Over the last ten years, artificial intelligence (AI) has grown exponentially, resulting in ground-breaking developments across a range of industries, including entertainment and healthcare. But this quick spread of AI has also brought to light serious problems with AI security related to the data of Big Tech corporations. According to the Electronic Privacy Information Center (EPIC),
“Ten states included AI regulations as part of larger consumer privacy laws that were passed or are going into effect in 2023, and even more states have proposed similar bills. Several states proposed task forces to investigate AI, and others expressed concern about AI’s impact on services like healthcare, insurance, and employment.”
This growing concern is rooted in the numerous AI security flaws that have surfaced, such as the ability to manipulate machine learning models, be vulnerable to data breaches, and misuse of AI capabilities, all of which put mass amounts of sensitive data, that are shared by tech companies, at risk.
However, these are not just theoretical fears of what could happen. Many Big Tech companies are experiencing these challenges in real-time.
Samsung reported that employees accidentally leaked confidential internal source code and meeting recordings while using ChatGPT. The leak prompted Samsung to ban the use of ChatGPT among its employees.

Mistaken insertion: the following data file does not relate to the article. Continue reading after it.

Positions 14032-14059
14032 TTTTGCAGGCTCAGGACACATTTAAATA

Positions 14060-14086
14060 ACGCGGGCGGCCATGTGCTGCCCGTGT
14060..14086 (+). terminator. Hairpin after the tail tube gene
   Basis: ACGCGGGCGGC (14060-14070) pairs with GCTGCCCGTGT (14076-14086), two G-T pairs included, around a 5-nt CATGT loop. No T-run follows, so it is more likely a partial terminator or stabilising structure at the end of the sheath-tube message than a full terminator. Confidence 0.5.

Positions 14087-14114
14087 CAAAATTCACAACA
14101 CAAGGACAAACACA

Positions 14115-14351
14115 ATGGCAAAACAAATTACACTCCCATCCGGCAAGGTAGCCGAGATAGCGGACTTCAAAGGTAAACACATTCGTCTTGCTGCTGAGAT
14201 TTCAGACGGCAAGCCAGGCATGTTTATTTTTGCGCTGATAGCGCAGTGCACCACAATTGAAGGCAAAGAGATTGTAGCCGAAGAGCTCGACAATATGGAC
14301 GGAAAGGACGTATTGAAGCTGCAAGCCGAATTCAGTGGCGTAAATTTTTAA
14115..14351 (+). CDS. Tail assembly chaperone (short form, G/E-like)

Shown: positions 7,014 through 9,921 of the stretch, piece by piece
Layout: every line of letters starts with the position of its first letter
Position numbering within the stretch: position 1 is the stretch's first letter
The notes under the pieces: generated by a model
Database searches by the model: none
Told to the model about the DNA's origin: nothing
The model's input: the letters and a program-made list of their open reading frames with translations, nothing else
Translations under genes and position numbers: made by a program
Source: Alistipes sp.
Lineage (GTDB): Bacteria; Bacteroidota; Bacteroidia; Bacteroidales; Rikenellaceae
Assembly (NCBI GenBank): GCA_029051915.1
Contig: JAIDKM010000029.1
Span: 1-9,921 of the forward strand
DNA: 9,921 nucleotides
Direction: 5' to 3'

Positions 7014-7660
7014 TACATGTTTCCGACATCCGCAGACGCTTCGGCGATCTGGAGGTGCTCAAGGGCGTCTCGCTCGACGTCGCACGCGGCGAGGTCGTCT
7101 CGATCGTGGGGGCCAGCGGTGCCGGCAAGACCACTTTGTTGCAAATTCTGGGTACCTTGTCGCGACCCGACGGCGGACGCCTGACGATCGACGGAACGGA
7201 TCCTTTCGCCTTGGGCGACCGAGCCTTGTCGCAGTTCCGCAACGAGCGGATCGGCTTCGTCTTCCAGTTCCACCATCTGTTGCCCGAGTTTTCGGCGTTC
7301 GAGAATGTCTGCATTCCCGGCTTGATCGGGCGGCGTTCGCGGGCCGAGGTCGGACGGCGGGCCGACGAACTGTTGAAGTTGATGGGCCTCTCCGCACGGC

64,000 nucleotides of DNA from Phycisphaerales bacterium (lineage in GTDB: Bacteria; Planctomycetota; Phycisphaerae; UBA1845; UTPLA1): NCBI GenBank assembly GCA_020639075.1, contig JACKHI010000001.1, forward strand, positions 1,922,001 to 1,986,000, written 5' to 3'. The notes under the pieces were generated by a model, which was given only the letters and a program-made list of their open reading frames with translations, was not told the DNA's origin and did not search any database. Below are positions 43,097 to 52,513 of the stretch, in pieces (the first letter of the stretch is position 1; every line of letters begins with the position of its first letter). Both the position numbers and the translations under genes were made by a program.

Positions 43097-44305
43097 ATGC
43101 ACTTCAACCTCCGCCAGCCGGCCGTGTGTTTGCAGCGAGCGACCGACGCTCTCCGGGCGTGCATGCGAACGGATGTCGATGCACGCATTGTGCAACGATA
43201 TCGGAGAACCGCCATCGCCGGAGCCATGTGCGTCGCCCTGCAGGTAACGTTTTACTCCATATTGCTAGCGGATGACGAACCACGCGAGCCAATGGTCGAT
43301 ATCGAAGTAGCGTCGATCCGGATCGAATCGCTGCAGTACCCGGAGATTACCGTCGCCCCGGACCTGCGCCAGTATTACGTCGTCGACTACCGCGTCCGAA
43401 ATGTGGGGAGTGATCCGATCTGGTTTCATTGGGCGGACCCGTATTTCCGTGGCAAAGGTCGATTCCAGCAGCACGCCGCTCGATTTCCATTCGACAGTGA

This is just one example amongst many but it goes to show that there is an inherent risk in utilizing 3rd party AI tools. When users release data to these tools they are also releasing primary control of the information. The AI platforms have their own internal policies and practices for how they store and utilize data and those policies may not always align with its corporate partners. There could be anything from financial catastrophes to invasions of privacy as a result of this circumstance.
A new poisoning technology named Nightshade is compromising training data from platforms like DALL-E, Midjourney, and Stable Fusion to create inaccurate responses and image outputs. However, this poisoning strategy is not exclusive to image generation.
AI tools are open platforms, which means anyone who knows how to set up a simple API can utilize and manipulate their data. Even though this creates diversification and customized use cases it also leads to malicious actors. This creates an increased risk of erroneous predictions and data misuse. As more companies rely on AI skills for critical decision-making processes, this risk is more concerning.
Viral “deepfake” content has been making its way across the internet causing blurred lines between virtual and reality. From a Drake and Kanye collab to election misinformation, deepfakes have been utilized to influence unsuspecting and vulnerable groups and are wreaking havoc on a large scale.